Friday, March 19, 2010

Carl Sagan on talk show hosted by John Denver

Someone posted this on Facebook recently, and I just had to share it. Carl Sagan is one of my all-time heroes and this is a real joy, as Denver says in the interview. It seems to take place shortly after the Voyager missions launched and a little while after the Viking mission to Mars.They also discuss the "recent" launch of the space shuttle Enterprise so that would put it around early 1978ish, methinks. This is Carl Sagan at his best. Eloquent, authoritative, but never condescending.

Who is there today that even approaches his enthusiasm for communicating science, as well as his ability to convey complex ideas to a non-scientific general audience? I can only think of one person, maybe two, who give me that same thrill. The first is Dr. Caroline Porco. When you hear her speak, she conveys that same delight and awe in exploring the universe as Dr. Sagan did. Check out her TED talks on the Cassini mission to see what I'm talking about. The second, although this is based solely on the trailer to "Wonders Of the Solar System", is Professor Brian Cox of the University of Manchester. My first reaction to the trailer: this is Cosmos 2010! It really got my geeky juices flowing, and I just can't wait to see it! You can follow Dr. Porco and Professor Cox on Twitter: @carolineporco @ProfBrianCox I highly recommend them.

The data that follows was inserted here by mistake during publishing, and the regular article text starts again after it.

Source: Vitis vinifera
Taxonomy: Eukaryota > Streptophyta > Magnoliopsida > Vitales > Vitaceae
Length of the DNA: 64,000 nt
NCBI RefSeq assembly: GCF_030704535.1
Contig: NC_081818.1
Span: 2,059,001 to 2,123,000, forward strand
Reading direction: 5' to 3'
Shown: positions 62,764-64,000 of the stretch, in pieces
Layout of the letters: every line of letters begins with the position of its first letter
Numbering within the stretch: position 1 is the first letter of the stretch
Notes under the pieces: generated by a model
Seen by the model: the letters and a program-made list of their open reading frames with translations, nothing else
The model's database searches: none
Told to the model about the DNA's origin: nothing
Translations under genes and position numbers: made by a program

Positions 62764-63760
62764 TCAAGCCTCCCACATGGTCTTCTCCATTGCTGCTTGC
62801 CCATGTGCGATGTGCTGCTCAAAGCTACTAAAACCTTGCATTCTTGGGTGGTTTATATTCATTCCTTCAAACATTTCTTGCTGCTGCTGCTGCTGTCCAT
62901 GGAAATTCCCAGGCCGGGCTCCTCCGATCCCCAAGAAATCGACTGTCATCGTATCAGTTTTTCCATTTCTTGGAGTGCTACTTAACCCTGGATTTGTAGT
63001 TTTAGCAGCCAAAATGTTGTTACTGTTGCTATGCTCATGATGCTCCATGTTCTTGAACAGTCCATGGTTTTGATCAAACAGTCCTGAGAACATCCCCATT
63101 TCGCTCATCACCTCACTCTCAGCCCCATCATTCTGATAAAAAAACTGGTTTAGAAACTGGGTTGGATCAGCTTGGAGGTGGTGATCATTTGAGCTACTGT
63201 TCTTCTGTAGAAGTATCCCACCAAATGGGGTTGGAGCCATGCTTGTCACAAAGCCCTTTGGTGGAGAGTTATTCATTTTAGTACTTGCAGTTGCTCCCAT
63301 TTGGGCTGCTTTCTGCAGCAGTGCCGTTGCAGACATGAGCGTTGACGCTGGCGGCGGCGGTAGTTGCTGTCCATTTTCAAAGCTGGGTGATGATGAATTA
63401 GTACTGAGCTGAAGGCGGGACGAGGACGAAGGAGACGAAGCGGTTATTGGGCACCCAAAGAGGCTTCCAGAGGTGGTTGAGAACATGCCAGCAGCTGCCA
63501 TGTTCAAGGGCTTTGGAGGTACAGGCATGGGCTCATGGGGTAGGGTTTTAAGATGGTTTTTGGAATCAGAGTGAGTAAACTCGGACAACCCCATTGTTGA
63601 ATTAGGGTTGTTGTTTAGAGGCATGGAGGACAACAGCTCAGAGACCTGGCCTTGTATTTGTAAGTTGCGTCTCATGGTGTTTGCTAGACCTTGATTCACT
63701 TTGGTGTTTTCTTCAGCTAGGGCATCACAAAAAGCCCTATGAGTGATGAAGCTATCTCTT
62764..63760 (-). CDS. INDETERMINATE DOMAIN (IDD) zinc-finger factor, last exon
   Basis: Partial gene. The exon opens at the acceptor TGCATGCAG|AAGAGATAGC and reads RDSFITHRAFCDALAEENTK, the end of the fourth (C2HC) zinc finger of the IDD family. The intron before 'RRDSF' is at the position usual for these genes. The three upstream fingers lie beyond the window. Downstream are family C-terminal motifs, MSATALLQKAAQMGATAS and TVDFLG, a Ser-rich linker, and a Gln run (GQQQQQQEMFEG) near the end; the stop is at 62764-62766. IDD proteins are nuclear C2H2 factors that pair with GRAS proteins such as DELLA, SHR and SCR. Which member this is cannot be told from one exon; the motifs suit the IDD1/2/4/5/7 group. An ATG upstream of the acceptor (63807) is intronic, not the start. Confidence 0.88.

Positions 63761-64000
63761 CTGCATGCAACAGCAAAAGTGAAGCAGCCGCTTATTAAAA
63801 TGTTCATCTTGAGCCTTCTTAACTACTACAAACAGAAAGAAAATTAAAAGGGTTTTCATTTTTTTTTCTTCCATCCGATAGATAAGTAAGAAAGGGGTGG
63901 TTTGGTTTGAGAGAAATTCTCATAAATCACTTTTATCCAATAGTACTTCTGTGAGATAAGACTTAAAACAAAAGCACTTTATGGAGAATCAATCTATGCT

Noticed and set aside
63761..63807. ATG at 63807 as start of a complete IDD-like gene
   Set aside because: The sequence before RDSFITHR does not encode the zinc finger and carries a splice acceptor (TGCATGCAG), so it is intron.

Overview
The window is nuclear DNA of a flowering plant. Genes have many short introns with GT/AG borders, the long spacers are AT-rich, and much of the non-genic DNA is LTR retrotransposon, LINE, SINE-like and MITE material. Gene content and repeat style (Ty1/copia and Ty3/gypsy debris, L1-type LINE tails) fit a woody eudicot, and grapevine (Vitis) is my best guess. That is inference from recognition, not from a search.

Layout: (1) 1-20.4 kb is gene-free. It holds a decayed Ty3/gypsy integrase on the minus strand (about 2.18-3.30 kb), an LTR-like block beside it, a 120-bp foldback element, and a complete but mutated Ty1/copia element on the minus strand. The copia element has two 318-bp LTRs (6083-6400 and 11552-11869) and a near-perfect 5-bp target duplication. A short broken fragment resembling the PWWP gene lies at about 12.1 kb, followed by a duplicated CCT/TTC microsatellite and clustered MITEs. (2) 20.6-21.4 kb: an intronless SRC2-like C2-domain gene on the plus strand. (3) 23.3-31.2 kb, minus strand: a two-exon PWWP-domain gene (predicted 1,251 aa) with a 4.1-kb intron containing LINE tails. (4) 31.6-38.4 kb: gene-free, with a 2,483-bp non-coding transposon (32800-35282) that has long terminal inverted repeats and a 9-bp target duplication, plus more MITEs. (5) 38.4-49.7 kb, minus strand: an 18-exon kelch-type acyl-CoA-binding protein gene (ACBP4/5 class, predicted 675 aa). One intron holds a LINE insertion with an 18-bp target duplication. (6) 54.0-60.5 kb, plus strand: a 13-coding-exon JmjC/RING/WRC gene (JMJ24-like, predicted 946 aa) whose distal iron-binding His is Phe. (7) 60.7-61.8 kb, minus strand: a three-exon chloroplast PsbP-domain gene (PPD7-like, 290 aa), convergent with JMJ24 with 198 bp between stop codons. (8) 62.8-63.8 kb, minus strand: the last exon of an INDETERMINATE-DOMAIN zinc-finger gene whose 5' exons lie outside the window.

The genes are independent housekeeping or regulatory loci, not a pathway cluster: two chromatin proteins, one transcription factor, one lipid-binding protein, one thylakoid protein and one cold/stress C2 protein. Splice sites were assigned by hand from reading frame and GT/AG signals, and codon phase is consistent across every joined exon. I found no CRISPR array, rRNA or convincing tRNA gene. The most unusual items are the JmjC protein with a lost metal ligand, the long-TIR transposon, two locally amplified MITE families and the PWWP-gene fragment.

Carl Sagan was a prolific writer, but two of his books in particular stand out. Cosmos, and The Demon Haunted World.

The Demon Haunted World is a classic in critical thinking. It tackles everything woo-related from alien abductions to ghosts to the afterlife, all the while pointing out that while an open mind is a good thing to have, extraordinary claims require extraordinary evidence. It was the first book of its type I had ever read, and it's safe to say it profoundly changed the way I view the world.

Cosmos is simply amazing. And the television series is an absolute jewel. If you haven't seen it yet, what are you waiting for? Even 30 years later, it still holds up. And for rewatch vallue, you just can't beat it.

There is a photograph of Earth taken by Voyager 1 as seen from 4 billion miles away (can't you just hear that explosive Sagan "B"!)  that has become iconic. Here is Carl himself reading the passage he wrote describing it, taken from his book "The Pale Blue Dot":

Now tell me science has no soul! 

Carl Sagan died in 1996 following a long struggle with myelodysplasia at the relatively young age of 62. Such a loss to humanity, but he left us such a legacy. I wonder what he would have accomplished were he still with us?

One thing is for sure: he would never have bored us.


Posted via web from John's posterous

No comments:

Post a Comment